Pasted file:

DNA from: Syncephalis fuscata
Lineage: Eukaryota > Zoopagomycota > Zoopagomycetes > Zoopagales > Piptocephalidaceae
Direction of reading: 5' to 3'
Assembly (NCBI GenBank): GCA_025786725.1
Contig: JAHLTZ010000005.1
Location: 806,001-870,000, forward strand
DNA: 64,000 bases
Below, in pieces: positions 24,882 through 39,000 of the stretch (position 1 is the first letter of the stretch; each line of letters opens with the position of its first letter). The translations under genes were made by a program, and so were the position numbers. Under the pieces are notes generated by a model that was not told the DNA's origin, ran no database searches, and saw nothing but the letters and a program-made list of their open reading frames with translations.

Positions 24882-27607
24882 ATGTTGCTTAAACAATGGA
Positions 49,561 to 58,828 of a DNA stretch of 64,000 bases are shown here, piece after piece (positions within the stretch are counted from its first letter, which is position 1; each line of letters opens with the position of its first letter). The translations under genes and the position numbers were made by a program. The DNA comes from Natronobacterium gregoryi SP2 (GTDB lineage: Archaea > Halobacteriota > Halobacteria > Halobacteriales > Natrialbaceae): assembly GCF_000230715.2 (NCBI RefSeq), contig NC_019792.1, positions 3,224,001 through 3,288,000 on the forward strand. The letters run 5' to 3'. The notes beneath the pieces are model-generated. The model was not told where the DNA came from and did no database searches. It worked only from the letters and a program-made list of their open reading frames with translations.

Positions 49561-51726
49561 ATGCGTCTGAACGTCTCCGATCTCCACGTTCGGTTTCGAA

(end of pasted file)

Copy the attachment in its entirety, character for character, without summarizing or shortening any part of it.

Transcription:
DNA from: Syncephalis fuscata
Lineage: Eukaryota > Zoopagomycota > Zoopagomycetes > Zoopagales > Piptocephalidaceae
Direction of reading: 5' to 3'
Assembly (NCBI GenBank): GCA_025786725.1
Contig: JAHLTZ010000005.1
Location: 806,001-870,000, forward strand
DNA: 64,000 bases
Below, in pieces: positions 24,882 through 39,000 of the stretch (position 1 is the first letter of the stretch; each line of letters opens with the position of its first letter). The translations under genes were made by a program, and so were the position numbers. Under the pieces are notes generated by a model that was not told the DNA's origin, ran no database searches, and saw nothing but the letters and a program-made list of their open reading frames with translations.

Positions 24882-27607
24882 ATGTTGCTTAAACAATGGA
Positions 49,561 to 58,828 of a DNA stretch of 64,000 bases are shown here, piece after piece (positions within the stretch are counted from its first letter, which is position 1; each line of letters opens with the position of its first letter). The translations under genes and the position numbers were made by a program. The DNA comes from Natronobacterium gregoryi SP2 (GTDB lineage: Archaea > Halobacteriota > Halobacteria > Halobacteriales > Natrialbaceae): assembly GCF_000230715.2 (NCBI RefSeq), contig NC_019792.1, positions 3,224,001 through 3,288,000 on the forward strand. The letters run 5' to 3'. The notes beneath the pieces are model-generated. The model was not told where the DNA came from and did no database searches. It worked only from the letters and a program-made list of their open reading frames with translations.

Positions 49561-51726
49561 ATGCGTCTGAACGTCTCCGATCTCCACGTTCGGTTTCGAA